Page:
Beth Bailey


On her book America's Army: Making the All-Volunteer Force

Cover Interview of March 18, 2010

In a nutshell

America’s Army is military history of a different kind: it uses the story of the making of the all-volunteer army as a window into the history of American society over the past forty or so years.

Today’s all-volunteer military was born in crisis.  It grew out of turmoil over the Vietnam War, and its first decade is a chronicle of struggle and frustration.  In the wake of a war gone badly wrong, an unpopular institution wracked by internal crisis faced the challenge of recruiting large numbers of young men from a racially, culturally, and politically divided society.  Despite a dreadful civilian job market and the Army’s attempts to “sell” soldiering, all signs were bad.  Many of the convulsive struggles of 1970s America–over race, over the proper roles of women, over the meaning of democracy and citizenship and patriotism–also exploded within the ranks of the Army. 

The overall “quality” of recruits was poor; the notion that the all-volunteer force (AVF) would draw “motivated men . . . with the higher level of technical and professional skill” necessary to operate the “complex weapons of modern war” seemed increasingly implausible.  Many thought the AVF would fail; a renewed draft seemed more than possible.  But in the 1980s and 1990s–a period of more limited deployments and relative peace—the volunteer force created believers both within and outside the military.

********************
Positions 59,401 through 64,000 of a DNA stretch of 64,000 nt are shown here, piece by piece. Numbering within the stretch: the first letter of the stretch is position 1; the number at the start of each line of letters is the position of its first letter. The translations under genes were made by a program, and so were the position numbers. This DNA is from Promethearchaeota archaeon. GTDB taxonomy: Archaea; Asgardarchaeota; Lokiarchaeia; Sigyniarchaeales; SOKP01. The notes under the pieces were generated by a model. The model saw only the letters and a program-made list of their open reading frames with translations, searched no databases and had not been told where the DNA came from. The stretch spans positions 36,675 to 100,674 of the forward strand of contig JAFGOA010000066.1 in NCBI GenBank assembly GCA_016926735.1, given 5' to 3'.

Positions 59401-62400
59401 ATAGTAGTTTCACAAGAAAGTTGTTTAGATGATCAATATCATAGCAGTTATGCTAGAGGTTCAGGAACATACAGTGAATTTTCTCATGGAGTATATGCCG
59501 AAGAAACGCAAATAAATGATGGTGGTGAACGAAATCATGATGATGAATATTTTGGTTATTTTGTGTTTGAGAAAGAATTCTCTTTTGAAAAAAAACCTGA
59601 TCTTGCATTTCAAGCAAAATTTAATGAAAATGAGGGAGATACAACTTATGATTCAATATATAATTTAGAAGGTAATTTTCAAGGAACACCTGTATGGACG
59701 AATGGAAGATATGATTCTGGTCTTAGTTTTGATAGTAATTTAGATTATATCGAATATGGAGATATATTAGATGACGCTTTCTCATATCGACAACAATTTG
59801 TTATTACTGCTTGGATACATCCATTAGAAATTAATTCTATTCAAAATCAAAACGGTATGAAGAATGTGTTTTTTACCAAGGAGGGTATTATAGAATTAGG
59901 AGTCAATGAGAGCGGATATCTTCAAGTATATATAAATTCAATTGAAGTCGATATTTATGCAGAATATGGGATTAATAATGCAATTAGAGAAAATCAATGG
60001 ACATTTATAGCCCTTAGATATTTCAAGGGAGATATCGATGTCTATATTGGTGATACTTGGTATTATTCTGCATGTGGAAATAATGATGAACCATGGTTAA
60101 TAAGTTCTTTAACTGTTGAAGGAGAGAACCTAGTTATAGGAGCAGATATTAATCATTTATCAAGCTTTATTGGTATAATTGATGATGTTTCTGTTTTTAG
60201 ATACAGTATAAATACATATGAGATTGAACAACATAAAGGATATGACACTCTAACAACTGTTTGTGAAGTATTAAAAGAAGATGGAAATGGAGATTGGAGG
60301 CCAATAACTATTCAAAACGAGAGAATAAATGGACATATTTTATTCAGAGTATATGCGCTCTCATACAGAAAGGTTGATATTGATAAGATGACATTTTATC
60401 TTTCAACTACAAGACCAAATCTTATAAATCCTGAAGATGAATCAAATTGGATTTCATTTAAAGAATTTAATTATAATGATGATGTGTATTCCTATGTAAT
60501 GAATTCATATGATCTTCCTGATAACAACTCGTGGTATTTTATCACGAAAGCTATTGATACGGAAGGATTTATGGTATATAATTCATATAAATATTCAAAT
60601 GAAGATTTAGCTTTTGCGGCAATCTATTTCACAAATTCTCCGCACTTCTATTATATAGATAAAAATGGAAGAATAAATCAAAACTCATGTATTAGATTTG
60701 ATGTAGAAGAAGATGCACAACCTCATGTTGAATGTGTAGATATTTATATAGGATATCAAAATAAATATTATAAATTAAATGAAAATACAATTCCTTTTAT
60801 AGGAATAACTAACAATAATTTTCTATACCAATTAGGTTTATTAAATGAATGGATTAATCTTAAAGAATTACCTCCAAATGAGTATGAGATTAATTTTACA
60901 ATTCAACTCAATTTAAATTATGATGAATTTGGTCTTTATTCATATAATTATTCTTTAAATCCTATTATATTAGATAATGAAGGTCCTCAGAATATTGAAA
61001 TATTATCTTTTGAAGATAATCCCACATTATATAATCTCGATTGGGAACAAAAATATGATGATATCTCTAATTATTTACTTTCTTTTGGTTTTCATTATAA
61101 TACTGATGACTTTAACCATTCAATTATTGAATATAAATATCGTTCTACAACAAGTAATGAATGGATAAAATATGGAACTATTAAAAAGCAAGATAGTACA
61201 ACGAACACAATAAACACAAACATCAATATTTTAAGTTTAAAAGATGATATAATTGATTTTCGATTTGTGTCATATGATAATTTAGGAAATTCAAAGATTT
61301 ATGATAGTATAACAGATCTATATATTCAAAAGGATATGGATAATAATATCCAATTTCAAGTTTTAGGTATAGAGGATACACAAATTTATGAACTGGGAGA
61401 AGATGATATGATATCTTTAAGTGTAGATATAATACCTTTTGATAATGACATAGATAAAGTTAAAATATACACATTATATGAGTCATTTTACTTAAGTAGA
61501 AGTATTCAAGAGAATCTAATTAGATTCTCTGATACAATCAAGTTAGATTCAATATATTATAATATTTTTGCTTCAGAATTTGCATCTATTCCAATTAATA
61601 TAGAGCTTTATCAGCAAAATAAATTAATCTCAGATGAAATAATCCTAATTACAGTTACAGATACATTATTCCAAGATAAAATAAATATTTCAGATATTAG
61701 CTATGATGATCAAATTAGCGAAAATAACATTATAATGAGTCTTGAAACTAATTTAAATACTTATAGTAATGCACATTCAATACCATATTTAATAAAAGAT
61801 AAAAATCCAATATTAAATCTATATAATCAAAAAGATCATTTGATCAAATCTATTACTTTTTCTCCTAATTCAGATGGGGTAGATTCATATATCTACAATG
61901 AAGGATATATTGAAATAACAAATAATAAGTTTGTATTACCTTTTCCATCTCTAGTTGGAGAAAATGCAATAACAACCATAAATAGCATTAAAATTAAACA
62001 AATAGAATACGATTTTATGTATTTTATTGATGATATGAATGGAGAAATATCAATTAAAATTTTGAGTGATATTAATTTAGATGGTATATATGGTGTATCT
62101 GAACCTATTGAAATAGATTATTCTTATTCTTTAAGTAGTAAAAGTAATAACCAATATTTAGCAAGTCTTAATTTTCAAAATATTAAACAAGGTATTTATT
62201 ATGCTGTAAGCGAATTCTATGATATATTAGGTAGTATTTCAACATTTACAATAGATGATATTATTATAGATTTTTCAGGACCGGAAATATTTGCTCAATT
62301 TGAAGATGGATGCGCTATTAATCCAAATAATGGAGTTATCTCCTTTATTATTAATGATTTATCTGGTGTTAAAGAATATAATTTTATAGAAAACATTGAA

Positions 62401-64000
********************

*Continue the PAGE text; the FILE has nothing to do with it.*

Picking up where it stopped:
In ending conscription, the United States discarded the understanding that military service is an obligation of (male) citizenship.  That move had serious implications, some of them unforeseen.  All-volunteer status pushed the army into the marketplace–not only into the labor market, where it had to compete with other “employers,” but into the consumer marketplace as well.  Trying to fill its ranks, the Army adopted the most sophisticated tools of consumer capitalism.  It turned to market research and high-budget advertising and worked hard to portray military service not as obligation, but as opportunity.

The end of the draft also gave the military less control over who joined.  The Army turned increasingly to women, accepted a vastly disproportionate number of African Americans, and worried greatly–for different reasons—about both of these decisions.  I argue that the US military, out of necessity and not always happily, was the American institution that most directly confronted the impact and legacies of the nation’s struggles over civil rights and social justice.